Elliott Harris, United Nations Assistant Secretary-General for Economic Development, joined Upper School students in Ms. Everett’s Economics and Politics class via Zoom to discuss complex global issues, namely the intersection of climate change and sustainable economic growth and the effects of the COVID-19 pandemic.
Mr. Harris outlined the different organizations and programs that carry out the U.N.’s mission of maintaining international peace and security, developing friendly relations among nations, and promoting social progress, better living standards, and human rights. He underscored the importance of collaboration for the greater benefit of people around the world, and highlighted the ways the COVID-19 pandemic has shown and intensified inequality. He described the different efforts around the globe to respond to the pandemic and clarified that recovery will be a longer, harder road for countries at an economic disadvantage. “This is a crisis that shows us how much we depend on each other … as long as there is any place that is still vulnerable, we’re all still vulnerable, ” explained Mr. Harris. He went on to share that we must think of global problems as problems we all share and that their solutions require collective action, which is the U.N.’s approach through programs like the UNSDGs, United Nations Sustainable Development Goals.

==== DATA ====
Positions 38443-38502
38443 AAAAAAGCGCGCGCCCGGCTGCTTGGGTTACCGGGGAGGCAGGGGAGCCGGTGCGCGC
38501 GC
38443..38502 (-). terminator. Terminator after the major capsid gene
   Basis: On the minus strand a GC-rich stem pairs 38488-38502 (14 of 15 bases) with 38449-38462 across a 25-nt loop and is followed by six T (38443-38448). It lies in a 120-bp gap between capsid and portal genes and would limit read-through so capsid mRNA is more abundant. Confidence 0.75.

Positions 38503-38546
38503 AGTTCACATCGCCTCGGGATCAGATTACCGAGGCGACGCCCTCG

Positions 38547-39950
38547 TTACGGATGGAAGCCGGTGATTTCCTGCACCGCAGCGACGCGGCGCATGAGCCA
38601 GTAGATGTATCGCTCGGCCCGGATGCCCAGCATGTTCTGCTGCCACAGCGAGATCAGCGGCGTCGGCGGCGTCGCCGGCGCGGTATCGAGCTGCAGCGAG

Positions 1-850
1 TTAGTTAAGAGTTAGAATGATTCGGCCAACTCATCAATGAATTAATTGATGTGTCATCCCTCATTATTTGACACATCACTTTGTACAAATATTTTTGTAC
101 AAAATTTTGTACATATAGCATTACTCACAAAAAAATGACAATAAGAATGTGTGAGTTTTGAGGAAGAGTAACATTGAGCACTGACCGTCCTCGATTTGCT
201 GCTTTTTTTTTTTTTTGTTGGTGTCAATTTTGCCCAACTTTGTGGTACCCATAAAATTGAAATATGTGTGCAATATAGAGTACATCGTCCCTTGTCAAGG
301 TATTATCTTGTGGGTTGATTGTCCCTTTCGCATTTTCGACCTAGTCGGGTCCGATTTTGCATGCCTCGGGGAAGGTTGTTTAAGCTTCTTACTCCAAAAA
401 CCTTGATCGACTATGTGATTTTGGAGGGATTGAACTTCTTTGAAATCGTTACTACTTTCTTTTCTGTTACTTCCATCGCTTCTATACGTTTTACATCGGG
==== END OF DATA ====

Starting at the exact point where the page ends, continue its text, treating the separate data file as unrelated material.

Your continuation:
He closed his remarks with the observation that the COVID-19 crisis has shown that when under pressure, nations can achieve remarkable goals, and he stressed that nations must collaborate under a new social contract to ensure that all people around the world can have their human rights safeguarded and experience a healthy and safe standard of living. It was thought-provoking talk that encouraged students to think about the ways they can be agents of global change and advocates for the greater good. Thank you, Mr. Harris!
“The need for collective action that Mr. Harris spoke of challenges our students to broaden their perspectives. He explained just how the economy and the environment continuously interconnect with political and social issues, and how each of us, working together can become a part of the solution to these problems that are both local and global.” — Daniel Murray, Coordinator of Global Studies